Wang Li

On March 22, Pakistani Prime Minister Imran Khan met Chinese Foreign Minister Wang Yi in Islamabad, where they reaffirmed bilateral relations and discussed issues involving Afghanistan and Ukraine.

Wang Yi arrived in Islamabad to attend the 48th session of the Council of Foreign Ministers of the Organization of Islamic Cooperation (OIC). It shows China’s support to Pakistan bilaterally and the importance China attaches to the OIC, which has 57 member states representing a population of nearly 2 billion people and having vast and rich natural and human resources.

Internationally, the OIC identifies itself as “the collective voice of the Muslim world” to protect and conserve the interests of the Muslim world in the spirit of encouraging peace and harmony. In addition, the OIC has working links with international organizations like the European Union and the United Nations, here to mention only a few.

Chinese FM Wang Yi spoke highly of the increasing strategic consultations and close ties between China and Pakistan. Beijing has reliable access to the Middle East and the Islamic world.

Accordingly, China has expressed a sincere and strong willingness to work with its ironclad brother to promote cooperation in various fields. For sure, the traditional friendship between China and Pakistan is the decision of the two governments and the choice of the two peoples to echo the strategic necessities in the region and the world.

At this crucial moment when the ongoing conflicts in Ukraine have raged, the U.S.-led allies have imposed unilateral and indiscriminating sanctions against Russia, which launched the “special military operation” against Ukraine.

Given this, China is ready to expand practical cooperation in various fields, support Chinese enterprises in investing in Pakistan, and improve its self-driven and sustainable development capability in the region and the Islamic world.

In a practical sense, a stable and prosperous Islamic world, including Pakistan, will be strategically benefiting the rise of China, which has been seen as a potential rival and strategic competitor to the U.S. unilateral world order.

The Foreign Ministers of the Neighboring Countries of Afghanistan in the post-war reconstruction in Afghanistan as Prime Minister Imran Khan said that China-Afghanistan-Pakistan cooperation is conducive to achieving stability in the war-torn country and promoting its pivotal role in regional connectivity.

The two sides also fully affirmed the positive role of China in the China-Afghanistan-Pakistan Trilateral Foreign Ministers’ Dialogue. The two countries are determined to work jointly to build the Belt and Road Initiative and promote the extension of China-Pakistan Economic Corridor projects in Afghanistan and beyond.

China and Pakistan also discussed the Ukrainian issue as all-weather strategic partners for more than a half-century. Given the scenario and the uncertain trend in  Ukraine, the two sides expressed concern over the spillover effects of unilateral sanctions on Russia. Once again, China and Pakistan called for a ceasefire through diplomatic dialogue in light of international law and the UN Charter.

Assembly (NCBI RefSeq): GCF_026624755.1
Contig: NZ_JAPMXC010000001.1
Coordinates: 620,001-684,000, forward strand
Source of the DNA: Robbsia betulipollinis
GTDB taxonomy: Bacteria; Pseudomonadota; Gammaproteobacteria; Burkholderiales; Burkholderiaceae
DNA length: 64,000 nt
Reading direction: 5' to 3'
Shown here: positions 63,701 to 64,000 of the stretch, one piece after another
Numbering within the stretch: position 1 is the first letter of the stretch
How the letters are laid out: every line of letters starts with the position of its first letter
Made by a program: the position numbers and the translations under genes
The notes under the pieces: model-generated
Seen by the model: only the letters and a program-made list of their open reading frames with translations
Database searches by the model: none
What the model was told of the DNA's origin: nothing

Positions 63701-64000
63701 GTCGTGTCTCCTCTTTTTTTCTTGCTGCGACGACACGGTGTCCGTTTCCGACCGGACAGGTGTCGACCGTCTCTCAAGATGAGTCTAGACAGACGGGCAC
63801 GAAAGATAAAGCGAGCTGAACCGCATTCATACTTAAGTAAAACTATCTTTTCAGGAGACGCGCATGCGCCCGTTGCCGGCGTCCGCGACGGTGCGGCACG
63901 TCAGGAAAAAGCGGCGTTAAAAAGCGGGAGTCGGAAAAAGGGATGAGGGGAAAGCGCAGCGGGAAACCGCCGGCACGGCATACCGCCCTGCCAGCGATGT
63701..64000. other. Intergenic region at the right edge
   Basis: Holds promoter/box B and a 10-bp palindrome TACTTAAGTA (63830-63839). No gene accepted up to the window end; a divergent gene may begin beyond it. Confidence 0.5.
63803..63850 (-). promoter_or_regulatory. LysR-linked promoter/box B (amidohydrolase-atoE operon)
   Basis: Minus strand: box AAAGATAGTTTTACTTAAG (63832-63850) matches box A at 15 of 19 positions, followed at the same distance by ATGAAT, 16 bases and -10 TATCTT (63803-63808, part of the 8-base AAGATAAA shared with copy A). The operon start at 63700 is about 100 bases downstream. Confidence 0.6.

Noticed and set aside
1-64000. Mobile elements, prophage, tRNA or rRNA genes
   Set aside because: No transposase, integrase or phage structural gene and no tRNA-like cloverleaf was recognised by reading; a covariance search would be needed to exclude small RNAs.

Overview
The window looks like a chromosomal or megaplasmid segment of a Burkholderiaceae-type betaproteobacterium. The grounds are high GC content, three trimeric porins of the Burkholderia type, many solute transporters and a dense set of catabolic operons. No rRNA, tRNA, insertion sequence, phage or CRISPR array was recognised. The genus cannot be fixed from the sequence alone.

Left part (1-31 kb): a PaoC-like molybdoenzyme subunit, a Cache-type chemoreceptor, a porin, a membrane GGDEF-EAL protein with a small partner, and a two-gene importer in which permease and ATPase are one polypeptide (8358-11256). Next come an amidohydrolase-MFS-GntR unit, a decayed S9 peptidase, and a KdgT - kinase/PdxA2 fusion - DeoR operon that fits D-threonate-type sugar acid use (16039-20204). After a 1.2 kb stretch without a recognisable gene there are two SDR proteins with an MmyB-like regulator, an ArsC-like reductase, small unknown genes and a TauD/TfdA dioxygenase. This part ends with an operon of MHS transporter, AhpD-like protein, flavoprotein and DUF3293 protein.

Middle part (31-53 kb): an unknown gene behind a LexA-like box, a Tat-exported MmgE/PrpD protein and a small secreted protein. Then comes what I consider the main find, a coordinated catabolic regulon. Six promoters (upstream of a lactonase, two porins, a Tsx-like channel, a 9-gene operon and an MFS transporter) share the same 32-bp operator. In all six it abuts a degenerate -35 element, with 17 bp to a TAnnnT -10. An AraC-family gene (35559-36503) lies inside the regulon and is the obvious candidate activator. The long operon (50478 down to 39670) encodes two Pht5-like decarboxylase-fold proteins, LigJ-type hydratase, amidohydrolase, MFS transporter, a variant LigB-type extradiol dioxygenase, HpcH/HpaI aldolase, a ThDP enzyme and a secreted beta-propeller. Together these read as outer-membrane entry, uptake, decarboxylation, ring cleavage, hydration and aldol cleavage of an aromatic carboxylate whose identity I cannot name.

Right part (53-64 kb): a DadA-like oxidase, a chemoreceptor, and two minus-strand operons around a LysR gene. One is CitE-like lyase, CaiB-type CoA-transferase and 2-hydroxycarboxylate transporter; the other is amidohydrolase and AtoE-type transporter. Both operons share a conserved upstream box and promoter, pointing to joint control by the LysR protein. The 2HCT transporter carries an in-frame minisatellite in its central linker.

Meanwhile, the two countries underscored that, based on the principle of indivisible security, a fundamental solution to the Ukrainian issue would be found to create a balanced, effective, and sustainable European security architecture.

Remarkably, Prime Minister Imran Khan urged the foreign ministers of the OIC’s 57 member states to think about how it could help mediate a ceasefire between Ukraine and Russia. Prime Minister also discussed how the OIC and China could try to stop this conflict, which is creating such significant consequences for all nations as the increasing prices of oil, gas, and wheat.

Foreign Minister Wang Yi sincerely appreciated the role of the OIC as a bridge between China and the Muslim world as he talked to the international issues of mutual concern. It is equally significant that the two sides reiterated their value of the long-standing and deep-rooted historical relations between China and the Muslim world.

China is opposed to the theory of clashes of civilizations and pushes forward the “four partnership between China and the Islamic world. These are to be partners of solidarity and coordination, partners of development and revitalization, partners of security and stability, and partners of mutual learning among civilizations.”

In brief, China and Pakistan have opposed creating division and confrontation by drawing ideological lines, opposed to the ideas of “clash of civilizations,” and opposed to the distortion and discredit of non-Western civilizations. In so doing, China must approach the Islamic world, and Pakistan is sure to play a pivotal role in this enduring task.

*The writer is Professor School of International & Public Affairs (SIPA), at the Jilin University, China.

**The views expressed in this article are the writer’s own and do not necessarily represent those of the Institutions. 

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